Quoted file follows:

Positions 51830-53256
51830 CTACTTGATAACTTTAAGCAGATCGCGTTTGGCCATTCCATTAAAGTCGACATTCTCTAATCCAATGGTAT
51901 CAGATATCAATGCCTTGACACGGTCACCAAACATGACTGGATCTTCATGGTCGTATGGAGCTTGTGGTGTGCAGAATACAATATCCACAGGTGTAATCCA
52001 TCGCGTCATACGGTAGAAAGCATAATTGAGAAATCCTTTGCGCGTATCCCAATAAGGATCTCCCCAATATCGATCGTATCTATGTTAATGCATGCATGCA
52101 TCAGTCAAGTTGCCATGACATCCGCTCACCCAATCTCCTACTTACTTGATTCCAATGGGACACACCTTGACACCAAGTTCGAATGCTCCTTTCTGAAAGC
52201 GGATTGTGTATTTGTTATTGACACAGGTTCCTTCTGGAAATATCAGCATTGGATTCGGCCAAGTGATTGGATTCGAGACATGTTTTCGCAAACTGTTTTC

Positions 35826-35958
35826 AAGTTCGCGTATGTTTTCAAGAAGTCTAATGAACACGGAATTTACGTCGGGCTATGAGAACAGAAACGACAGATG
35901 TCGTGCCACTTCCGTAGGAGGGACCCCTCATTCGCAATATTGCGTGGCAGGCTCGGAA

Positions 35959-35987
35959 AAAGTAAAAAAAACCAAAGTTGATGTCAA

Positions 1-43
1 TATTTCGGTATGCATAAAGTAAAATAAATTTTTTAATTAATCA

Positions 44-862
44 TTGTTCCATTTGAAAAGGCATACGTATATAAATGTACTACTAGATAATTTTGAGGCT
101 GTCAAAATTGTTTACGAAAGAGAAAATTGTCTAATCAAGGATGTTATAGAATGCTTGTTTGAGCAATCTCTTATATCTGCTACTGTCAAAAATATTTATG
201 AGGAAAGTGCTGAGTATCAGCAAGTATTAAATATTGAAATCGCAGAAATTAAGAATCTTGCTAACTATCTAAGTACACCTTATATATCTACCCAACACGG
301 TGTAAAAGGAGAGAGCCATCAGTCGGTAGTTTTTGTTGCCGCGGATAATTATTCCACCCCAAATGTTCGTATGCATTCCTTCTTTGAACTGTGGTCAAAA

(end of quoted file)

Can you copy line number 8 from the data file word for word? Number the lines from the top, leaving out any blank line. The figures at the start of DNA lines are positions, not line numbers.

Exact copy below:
35826 AAGTTCGCGTATGTTTTCAAGAAGTCTAATGAACACGGAATTTACGTCGGGCTATGAGAACAGAAACGACAGATG